It’s difficult to understand why the dB’s’ first two albums — both well conceived and entirely accessible — had such a hard time getting released in the band’s own country. Formed in New York by four musicians who had moved up from North Carolina, they drew inspiration from ’60s pop psychedelia (and ’70s pop disciples like Big Star) and quoted freely from such sources as the Beatles, Move, Nazz, even the Beau Brummels. But Peter Holsapple and Chris Stamey, the group’s two guitar-playing singer/songwriters, each had too individual a style to merely parrot, and nearly every song has some new twist, whether through production effects (few pop records are as consistently aurally interesting as this without resorting to gimmickry), or an unusual instrumental or lyrical approach. Produced by the band and New York music journalist-historian-label-impresario Alan Betrock, Stands for Decibels is not a happy record — often as not the songs are about deteriorating relationships — but the playing is so exuberant that it’s uplifting.
Made in the UK with Scott Litt, Repercussion adds a number of flourishes to the group’s style. Litt achieves a fuller, more modern overall sound; instrumentation on many of the tracks is denser than anything on its predecessor. The Rumour Brass makes an appearance on “Living a Lie.” In addition, drummer Will Rigby — a rare rock drummer with a sound of his own beyond mere beat-keeping — is brought more to the fore on numbers like Chris’s “Ask for Jill” and Peter’s whimsically bitter “Amplifier.” Depending on one’s preferences in production style, Repercussion can be seen either as a great advance over the debut or as a glossing-up of the group’s sound. (Poorly packaged and carelessly programmed, Amplifier is a pointless 14-track regurgitation of the Albion era.)
Just as the dB’s finally signed to an American label, Stamey left for a solo career. With a little instrumental realignment (bassist Gene Holder moved to guitar), they recorded Like This as a trio. Although the reliance on Holsapple’s songwriting cut down on the band’s eccentricities, unpretentious intelligence, wit and ineffable pop smarts make it a wonderful album with no weak spots or inadequate songs. Dropping much of the British influence in favor of an Americanized, countryfied air, tunes like “Love Is for Lovers,” “Lonely Is (As Lonely Does)” and “White Train” carry the banner of romance disappointed into memorable settings. An instantly lovable gem.
Bearsville dissolved shortly after the release of Like This, leaving the group again label-less. (Like This was subsequently licensed by Rhino, gaining a CD release with two bonus tracks, including an extended remix of the excellent “A Spy in the House of Love.”) By the time IRS finally signed the band, the lineup had returned to a quartet, with the addition of New Orleans bassist Jeff Beninato.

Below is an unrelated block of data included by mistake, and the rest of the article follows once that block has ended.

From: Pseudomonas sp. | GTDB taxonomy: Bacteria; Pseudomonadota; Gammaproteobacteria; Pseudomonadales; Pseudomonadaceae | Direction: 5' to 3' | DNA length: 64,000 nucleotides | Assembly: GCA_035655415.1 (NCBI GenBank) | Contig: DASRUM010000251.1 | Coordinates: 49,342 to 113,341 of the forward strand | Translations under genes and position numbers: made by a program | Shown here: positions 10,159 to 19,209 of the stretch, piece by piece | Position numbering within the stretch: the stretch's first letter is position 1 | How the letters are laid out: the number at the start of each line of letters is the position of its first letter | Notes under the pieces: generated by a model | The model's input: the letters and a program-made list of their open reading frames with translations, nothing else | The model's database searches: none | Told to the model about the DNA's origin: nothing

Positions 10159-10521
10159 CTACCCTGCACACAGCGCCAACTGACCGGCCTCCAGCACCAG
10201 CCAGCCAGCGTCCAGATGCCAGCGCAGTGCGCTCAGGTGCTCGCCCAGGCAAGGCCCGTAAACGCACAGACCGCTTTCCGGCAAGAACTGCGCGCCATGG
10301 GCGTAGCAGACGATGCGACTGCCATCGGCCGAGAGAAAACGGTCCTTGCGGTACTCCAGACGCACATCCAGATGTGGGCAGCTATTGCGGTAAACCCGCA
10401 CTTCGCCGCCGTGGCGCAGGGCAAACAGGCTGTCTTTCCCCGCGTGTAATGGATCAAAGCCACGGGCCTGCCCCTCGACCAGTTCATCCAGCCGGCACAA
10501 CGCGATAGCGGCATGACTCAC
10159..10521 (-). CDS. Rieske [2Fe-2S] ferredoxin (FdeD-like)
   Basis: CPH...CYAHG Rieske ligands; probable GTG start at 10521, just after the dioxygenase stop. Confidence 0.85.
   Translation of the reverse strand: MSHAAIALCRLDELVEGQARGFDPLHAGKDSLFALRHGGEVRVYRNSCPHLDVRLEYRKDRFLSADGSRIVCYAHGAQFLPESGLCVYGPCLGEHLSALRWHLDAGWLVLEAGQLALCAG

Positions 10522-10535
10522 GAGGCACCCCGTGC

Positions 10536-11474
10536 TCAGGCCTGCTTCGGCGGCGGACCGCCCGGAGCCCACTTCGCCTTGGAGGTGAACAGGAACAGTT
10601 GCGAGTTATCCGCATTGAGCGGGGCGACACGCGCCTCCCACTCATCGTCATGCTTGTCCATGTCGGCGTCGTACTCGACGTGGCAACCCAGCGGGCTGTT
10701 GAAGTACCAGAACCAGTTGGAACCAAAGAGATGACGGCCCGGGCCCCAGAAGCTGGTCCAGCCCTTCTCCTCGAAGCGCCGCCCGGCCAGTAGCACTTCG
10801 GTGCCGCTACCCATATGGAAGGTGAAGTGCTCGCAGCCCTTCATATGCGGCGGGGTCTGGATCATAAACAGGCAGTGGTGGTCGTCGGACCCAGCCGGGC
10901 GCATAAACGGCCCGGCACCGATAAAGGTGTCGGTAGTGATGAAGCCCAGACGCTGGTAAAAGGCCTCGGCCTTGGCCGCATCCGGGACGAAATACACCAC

The Sound of Music finds the dB’s continuing in the style of Like This, with similarly fine results. The country elements reappear on “Bonneville” (complete with fiddles and mandolins), “Never Before and Never Again” (a brilliant Holsapple duet with Syd Straw) and “Looked at the Sun Too Long,” which could easily be mistaken for a Gram Parsons tune. There’s still plenty of great pop, too, and the group gets heavy on “Any Old Thing.” Holder left to join the Wygals shortly after The Sound of Music‘s release; following one tour without him, the dB’s quietly split up. Holsapple subsequently toured and recorded with R.E.M. as auxiliary guitarist and keyboardist before concentrating on the Continental Drifters.
Following a long unscheduled delay while errant master tapes were being located, IRS reissued the band’s first two albums in late 1989, finally making the entire catalogue available domestically. Consumers should note that the IRS CDs are far superior to the now-deleted import versions, with improved sound quality and non-LP bonus tracks (“Judy” on the first LP and “pH Factor” on the second).
Rather than a compilation of the band’s four albums, the 26 tracks — with the exception of four songs from singles — on Ride the Wild TomTom are demos and outtakes, half of them cut in 1979 at the New York Rocker magazine office. (“I Read New York Rocker,” however, was recorded in North Carolina. Go figure.) Holsapple’s liner notes call these “home and field recordings,” and they surely do have the raw, new wave enthusiasm of a young band having a blast putting its abundant ideas on tape with minimal input or interference from the real world. With that in mind, the raveup cover of the Grass Roots’ “Let’s Live for Today” has all sorts of resonance here.
Paris Avenue is a belated first issue of demos for what would have been the band’s fifth album.
The ingeniously titled tribute album is pretty good, with credible peers like Bill Lloyd, Tim Lee, Don Dixon, Steve Almaas and Bobby Sutliff doing able and, for the most part, unaffected renditions of the repertoire. Some of the arrangements take surprising liberties, but none lack evident respect and affection for the originals.
Rigby’s first solo record (released on a short-lived label operated by Ira Kaplan and Georgia Hubley of Yo La Tengo) is a loopy laugh, a ramshackle one-man-band collection of country covers and likewise originals on which his kit is often the most prominent item in the mix. The singing is informal but engaging (as are his skills on piano, guitar, harmonica and other instruments); Holsapple’s occasional contributions don’t interrupt the casualness of this delightfully unselfconscious romp. Seventeen years later, by which time he’d played with such luminaries as Steve Earle, Kelly Willis, the Shams and Laura Cantrell (not to mention being the subject of a highly regarded, if unflattering, album by his ex-wife, Amy McMahon Rigby), Rigby released his second solo album.